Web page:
He looked at me and asked me if I was scared. I sheepishly said yes. He offered to switch with me if I felt threatened. I did feel threatened but I did not feel it was right to endanger another. I asked the flight attendant if I could switch seats with the Air Marshall. She said no as it means his identity would now be disclosed. Finally, we landed. I grabbed my bags and darted for the exit. People around me let me go ahead as they knew what was going on. I have had crazy flights but this one certainly topped it.”
A Close Call
“I was in Saudi Arabia flying the Hajj for Capitol (a US charter airline) in 1980. We had been hired to fly Libya’s Hajis from Libya and Chad to Jeddah and back. One day, we were departing Jeddah with a full load of Hajis returning to Libya. We had reached rotation, the point when you have to commit to taking off or aborting the fight.
Unbeknownst to us, a light came on in the cockpit which indicated that the flaps were not operational. The captain had no choice but to abort the take-off. This initiated a very interesting sequence of events which included putting the nose of the plane back down onto the runway and attempting to stop it before we reached the end of the runway.
Had this not been Jeddah, we would undoubtedly have run out of room before we were able to stop. But Jeddah has very long runways, which saved us, so to speak. But, this wasn’t the end of the drama.
We stopped, but the brakes had caught fire and there was the ominous possibility of having to evacuate the aircraft. A very small percentage of our passengers spoke English and I knew about five words of Arabic, one of which was ‘Yalla’ which means ‘hurry up.’ Had we needed to evacuate, that was about all I could have yelled to get people to leave the aircraft. I know that most of them would have tried to carry every single thing they had with them and a lot of people would have been lost as a result.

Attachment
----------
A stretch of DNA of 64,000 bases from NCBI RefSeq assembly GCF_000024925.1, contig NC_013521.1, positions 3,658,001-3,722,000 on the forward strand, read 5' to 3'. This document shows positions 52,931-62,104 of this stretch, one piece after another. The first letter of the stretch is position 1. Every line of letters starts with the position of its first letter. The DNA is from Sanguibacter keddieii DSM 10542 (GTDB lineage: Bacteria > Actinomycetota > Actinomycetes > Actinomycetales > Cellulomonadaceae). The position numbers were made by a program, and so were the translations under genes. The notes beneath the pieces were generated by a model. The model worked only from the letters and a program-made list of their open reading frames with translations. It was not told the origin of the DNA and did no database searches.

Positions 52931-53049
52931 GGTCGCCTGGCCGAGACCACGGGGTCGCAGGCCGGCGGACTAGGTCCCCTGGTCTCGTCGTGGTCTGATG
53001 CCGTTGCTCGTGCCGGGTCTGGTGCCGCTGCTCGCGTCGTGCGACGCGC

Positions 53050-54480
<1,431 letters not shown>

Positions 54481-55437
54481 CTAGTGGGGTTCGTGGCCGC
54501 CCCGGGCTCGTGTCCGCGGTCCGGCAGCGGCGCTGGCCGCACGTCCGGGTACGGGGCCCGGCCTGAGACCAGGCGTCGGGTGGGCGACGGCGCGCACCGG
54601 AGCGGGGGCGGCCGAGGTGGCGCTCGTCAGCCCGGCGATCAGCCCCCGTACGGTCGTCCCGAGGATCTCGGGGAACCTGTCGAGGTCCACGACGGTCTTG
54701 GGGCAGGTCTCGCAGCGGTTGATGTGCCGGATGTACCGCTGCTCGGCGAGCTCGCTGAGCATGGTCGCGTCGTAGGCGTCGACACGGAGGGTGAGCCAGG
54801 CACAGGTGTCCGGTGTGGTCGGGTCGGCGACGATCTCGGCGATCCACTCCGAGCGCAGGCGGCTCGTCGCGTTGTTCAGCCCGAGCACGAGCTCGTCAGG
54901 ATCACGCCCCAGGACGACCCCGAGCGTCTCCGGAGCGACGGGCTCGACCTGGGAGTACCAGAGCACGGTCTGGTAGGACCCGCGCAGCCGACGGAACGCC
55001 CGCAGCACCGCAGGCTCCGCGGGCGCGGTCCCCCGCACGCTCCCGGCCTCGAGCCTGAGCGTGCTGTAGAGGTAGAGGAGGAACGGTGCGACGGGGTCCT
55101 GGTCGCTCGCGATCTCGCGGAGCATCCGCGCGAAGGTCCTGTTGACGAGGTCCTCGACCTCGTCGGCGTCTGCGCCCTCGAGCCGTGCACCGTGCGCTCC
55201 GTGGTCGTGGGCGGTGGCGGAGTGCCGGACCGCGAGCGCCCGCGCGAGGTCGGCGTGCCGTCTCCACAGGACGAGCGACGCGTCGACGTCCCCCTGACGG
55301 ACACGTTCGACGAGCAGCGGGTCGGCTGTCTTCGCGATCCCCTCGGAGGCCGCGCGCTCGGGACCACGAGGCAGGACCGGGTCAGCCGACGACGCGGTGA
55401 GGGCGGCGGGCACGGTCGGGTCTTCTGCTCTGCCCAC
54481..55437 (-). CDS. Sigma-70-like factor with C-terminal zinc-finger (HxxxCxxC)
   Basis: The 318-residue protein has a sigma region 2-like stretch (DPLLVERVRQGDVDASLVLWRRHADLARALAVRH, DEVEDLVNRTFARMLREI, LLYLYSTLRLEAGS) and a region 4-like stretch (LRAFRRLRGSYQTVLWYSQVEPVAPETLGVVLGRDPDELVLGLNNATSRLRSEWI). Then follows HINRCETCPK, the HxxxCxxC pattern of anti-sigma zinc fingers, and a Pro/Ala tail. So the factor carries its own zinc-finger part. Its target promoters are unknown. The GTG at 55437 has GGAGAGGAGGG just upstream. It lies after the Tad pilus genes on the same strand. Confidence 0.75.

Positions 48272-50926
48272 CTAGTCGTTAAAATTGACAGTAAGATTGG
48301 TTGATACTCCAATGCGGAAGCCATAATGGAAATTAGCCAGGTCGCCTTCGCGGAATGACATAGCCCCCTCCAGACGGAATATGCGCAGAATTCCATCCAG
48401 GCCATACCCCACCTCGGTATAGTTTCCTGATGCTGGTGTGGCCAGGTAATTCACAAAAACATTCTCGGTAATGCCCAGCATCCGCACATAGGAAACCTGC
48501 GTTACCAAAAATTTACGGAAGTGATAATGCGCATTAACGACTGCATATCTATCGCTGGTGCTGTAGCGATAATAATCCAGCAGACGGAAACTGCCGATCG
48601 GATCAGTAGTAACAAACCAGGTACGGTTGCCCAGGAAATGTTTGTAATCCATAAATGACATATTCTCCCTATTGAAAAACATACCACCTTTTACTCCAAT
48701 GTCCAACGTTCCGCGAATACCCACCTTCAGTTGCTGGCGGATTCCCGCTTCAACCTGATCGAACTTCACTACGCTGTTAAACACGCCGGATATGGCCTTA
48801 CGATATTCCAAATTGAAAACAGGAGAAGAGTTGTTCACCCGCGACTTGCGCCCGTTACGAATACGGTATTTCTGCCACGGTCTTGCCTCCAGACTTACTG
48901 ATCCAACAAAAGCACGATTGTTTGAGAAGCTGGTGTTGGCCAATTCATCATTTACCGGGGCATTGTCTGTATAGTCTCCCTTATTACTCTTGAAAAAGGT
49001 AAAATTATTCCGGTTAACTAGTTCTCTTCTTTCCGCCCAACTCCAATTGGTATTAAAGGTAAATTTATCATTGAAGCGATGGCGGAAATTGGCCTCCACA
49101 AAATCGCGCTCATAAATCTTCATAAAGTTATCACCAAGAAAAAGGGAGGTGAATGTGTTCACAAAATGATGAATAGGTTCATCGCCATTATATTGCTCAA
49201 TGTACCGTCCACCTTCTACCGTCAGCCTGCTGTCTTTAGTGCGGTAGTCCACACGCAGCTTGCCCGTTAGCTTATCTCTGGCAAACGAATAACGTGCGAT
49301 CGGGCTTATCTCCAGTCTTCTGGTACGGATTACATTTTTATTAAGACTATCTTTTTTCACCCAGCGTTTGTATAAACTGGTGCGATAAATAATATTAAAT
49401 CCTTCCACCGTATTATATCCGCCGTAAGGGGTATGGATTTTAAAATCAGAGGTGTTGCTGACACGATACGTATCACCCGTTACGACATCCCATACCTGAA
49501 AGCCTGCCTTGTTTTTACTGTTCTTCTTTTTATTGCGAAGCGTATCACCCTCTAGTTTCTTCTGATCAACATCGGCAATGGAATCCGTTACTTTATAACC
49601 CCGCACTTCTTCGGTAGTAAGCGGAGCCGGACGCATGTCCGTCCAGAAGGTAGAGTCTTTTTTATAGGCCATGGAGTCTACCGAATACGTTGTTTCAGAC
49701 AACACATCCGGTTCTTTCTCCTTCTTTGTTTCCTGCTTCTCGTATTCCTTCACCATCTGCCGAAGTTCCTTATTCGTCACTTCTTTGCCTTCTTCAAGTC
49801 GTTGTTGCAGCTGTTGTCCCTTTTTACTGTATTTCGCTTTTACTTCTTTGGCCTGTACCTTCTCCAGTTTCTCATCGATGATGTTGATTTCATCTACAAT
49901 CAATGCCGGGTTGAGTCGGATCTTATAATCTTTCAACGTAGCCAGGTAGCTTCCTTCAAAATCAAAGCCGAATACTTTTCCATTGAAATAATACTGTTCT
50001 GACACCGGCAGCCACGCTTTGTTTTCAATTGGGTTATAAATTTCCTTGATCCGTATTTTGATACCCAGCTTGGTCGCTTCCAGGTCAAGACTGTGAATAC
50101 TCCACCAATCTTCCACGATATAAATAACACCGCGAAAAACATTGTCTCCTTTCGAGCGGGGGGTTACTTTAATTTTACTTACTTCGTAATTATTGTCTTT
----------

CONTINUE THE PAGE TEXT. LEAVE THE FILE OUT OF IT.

Luckily for all of us, the fire was extinguished and we were able to deplane normally. They changed out the brakes and we departed a couple of hours later. I had to ask myself how long I would have stood at that door yelling ‘Yalla’ before I would have just gone down the slide myself. I guess I’ll never know.”
Ground That Pilot
“It was aboard a domestic Aeroflot flight from Kyiv to what was still Leningrad.
Some ‘pilots’ on domestic Aeroflot flights should have stopped operating anything more mechanical than a tractor. Too many got a job due to who they knew, not what they knew.
Our Russian group babysitter had even introduced me to the crew before departure as an American Captain
Anyway, we started our descent, and control inputs were excessive. It was snowing but the air was smooth. Whoever was flying (I use the term flying very loosely) leveled at what I had mentally calculated to be the final approach fix altitude. Then he did a zero-G pushover to intercept something. I presume the glide path. In the cabin, we were going from zero-G to + two, and I could feel heavy left and right banking.
I told the wife to never get scared unless I was so I pretended to read my magazine. The wife looked at me. She said I was pale and she knew I was terrified.
The tractor operator landed on the nose wheel first, bounced then the left main, then the right main, then finally both, and got the nose down.
Our Russian tour group lady turned around and asked me what I thought of that. In very explicit English I yelled what I thought of the pilot and that he should be grounded. That didn’t go over very well. To say that I was angry would be quite an understatement. I wanted personal words with that guy. Then I waited at the bottom of the air stairs, but they wouldn’t leave the cockpit. I finally gave up and went into the terminal. Our babysitter disappeared.”